The produced charts (Figs. 4-6) provided information regarding the bone remodeling activity imposed by the strains developed. At the region below the greater trochanter (Fig. 4) it was clearly visible that strains were causing bone remodeling. It yielded that, without overload, the bone tissue tends to compensate for the acting loads by remodeling and only a slight percentage dropped below the disuse limit. However, as far as the calcar is concerned (Fig. 5), a significant percentage of approximately 7.5% (mean value) belonged to the disuse zone. This denoted that strains developed by the modular implant and the femoral heads may - in some small regions - invoke bone absorption. As far as the stem tip is concerned (Fig. 6), only 1.5% of the nodes displayed bone strains in the disuse zone. A very small percent was also located at the 1500 - 3000 μstrains zone, which was correlated with the area in direct contact with the stem tip.

Fig. (4).

Strain distributions of the region below the greater trochanter according to Frost [Gruen zones: lower 1, 2 and upper 3].

Fig. (5).

Strain distributions of the calcar region according to Frost [Gruen zones: 7, 8, 14].

Fig. (6).

Strain distributions of the stem tip region according to Frost [Gruen zones: 4, 11].

The investigation of the maximum values, omitting the region where the muscle force was applied, in comparison with the typical head of 28mm, revealed that the use of BFH imposed an overall increase in strains and stresses.

However, in the calcar region a drop towards the reference model was recorded. With percentages 5.51% (36mm), 6.64% (46mm) and 7.01% (56mm) it was revealed that the strains on the medial side were influenced (Fig. 6 - Calcar). On the other hand, a relevant increase - 8.53%, 9% and 10.12% respectively - was noted in the lateral side, below the greater trochanter (Fig. 7 - Greater Trochanter), strengthening the theory that upon normal loading extension occurs, whereas flexion is present at the calcar. As shown in Fig. (9, left column) the distributions were also altered.

Fig. (7).

Maximum strain values (in MPa) with respect to the typical head for a) the calcar, b) the region below the greater trochanter, c) the linea aspera d) the stem tip region and e) maximum stress for the modular neck.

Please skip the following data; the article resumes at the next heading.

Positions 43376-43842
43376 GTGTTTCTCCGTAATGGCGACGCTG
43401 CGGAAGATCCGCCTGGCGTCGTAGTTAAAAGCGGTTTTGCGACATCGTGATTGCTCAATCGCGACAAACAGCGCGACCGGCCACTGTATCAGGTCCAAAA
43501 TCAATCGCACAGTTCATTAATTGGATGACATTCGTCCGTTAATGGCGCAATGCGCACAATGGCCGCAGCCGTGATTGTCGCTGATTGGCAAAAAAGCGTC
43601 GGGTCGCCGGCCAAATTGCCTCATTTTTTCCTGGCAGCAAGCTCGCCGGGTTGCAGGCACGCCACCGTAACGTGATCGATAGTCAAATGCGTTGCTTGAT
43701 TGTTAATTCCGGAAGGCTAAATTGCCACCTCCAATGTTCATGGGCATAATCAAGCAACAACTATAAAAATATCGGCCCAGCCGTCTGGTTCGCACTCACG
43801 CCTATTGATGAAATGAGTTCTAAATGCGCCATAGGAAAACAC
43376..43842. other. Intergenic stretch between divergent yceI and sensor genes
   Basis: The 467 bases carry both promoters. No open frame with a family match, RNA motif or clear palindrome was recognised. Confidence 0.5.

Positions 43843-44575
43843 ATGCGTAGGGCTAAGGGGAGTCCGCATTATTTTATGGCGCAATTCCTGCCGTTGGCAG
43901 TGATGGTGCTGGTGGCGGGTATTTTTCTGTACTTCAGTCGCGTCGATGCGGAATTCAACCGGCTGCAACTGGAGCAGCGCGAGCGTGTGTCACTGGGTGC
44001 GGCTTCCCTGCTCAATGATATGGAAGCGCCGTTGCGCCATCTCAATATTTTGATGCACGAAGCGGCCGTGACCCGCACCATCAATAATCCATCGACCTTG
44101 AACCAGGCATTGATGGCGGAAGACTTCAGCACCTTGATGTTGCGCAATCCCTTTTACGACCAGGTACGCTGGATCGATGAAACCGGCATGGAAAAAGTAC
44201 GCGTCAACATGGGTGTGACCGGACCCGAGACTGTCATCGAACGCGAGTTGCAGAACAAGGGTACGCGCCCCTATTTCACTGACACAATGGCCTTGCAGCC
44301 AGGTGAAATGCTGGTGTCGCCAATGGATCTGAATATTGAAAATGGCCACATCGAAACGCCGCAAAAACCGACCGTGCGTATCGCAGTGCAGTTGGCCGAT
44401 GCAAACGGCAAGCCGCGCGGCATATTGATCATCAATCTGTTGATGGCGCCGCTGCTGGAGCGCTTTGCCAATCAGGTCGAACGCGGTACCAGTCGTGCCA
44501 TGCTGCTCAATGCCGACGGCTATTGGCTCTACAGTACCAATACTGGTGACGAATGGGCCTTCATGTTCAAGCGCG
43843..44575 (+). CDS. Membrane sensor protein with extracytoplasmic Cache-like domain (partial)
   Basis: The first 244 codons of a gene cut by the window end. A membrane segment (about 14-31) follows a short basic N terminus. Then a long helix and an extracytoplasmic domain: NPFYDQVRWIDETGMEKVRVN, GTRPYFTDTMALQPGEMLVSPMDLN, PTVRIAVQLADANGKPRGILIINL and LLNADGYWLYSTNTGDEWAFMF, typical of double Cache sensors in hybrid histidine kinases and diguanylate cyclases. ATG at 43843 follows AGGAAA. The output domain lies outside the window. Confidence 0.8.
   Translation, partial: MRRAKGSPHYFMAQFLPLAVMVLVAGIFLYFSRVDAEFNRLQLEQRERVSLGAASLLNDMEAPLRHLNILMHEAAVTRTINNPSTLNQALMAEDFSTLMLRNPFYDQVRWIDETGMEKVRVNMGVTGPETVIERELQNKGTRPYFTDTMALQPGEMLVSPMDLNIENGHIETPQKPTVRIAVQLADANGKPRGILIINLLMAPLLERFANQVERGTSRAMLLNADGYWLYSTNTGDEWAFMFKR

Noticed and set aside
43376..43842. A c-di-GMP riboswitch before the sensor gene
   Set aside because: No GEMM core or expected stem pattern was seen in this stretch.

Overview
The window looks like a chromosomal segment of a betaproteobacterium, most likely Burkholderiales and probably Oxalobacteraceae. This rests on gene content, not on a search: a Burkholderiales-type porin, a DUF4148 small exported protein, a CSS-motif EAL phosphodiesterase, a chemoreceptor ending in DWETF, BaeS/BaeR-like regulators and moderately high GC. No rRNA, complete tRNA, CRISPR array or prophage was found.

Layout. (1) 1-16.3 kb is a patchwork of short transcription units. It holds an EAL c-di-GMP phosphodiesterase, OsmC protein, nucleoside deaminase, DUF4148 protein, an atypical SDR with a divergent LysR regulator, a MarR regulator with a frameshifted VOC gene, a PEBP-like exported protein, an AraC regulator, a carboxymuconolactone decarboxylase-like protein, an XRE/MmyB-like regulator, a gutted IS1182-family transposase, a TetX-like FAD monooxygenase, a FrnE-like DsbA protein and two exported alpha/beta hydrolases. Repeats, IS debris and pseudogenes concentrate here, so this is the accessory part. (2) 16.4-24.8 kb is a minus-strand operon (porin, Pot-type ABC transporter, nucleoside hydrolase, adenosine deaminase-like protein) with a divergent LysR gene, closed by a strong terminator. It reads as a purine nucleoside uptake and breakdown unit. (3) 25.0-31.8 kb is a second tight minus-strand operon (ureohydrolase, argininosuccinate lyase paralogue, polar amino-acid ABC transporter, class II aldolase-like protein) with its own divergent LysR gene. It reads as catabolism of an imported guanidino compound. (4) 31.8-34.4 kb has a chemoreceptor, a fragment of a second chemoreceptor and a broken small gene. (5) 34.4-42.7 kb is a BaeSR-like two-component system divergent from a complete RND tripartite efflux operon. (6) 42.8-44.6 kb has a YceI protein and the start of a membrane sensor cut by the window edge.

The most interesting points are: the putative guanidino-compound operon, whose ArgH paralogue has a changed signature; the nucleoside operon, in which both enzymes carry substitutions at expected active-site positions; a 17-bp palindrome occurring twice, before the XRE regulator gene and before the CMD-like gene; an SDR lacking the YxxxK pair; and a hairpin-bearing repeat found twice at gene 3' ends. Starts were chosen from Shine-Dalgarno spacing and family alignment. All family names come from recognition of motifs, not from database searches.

Fig. (9).

Equivalent Von Mises Strains on the area below the greater trochanter (left column) and on the region around the stem tip (right column).

Similar results were also recorded for the stem tip area (Fig. 9, right column). The 36mm BFH invoked a 15.43% rise in the developed strains in the cortical bone around the stem tip (Fig. 7-Stem Tip). For the 46mm and the 56mm femoral heads alterations of 16.82% and 17.39% were revealed, denoting that by increasing the head diameter, strains rise.

As already mentioned, a profile line along linea aspera was isolated and the corresponding results are illustrated in Fig. (8). More specifically, the main alterations in strains were registered for the distal part of the femur, below the isthmus (z= 210mm). For the stem tip (z=230mm to z=250mm) (Gruen zone 11) the maximum differences appeared with an approximate mean value 18.29% percent for all cases. Moving towards the femur metaphysis (z=260mm to z= 335mm) (through zones 12, 13) the BFH models showed increased strains compared to the reference model but near the lesser trochanter (zone 7) all lines converged and the values dropped below the 50μstrains disuse limit, marking possible bone absorption (z=340mm to z= 360mm).

Fig. (8).

Recorded µstrains along linea aspera. The vertical axis illustrates the recorded µstrains, and the horizontal axis the vertical coordinate of the nodes located on the profile line. For z=380mm the osteotomy plane is reached.

The rather high percentages (Fig.7-Linea aspera) (16.31% for 56mm, 18.29% for 46mm and 19.34% for 36mm) finally revealed that the implementation of BFH yielded an increase in strains along this profile and therefore supported the original assumption that linea aspera is highly influenced by the different head diameter, thus leading to rather increased remodeling activity.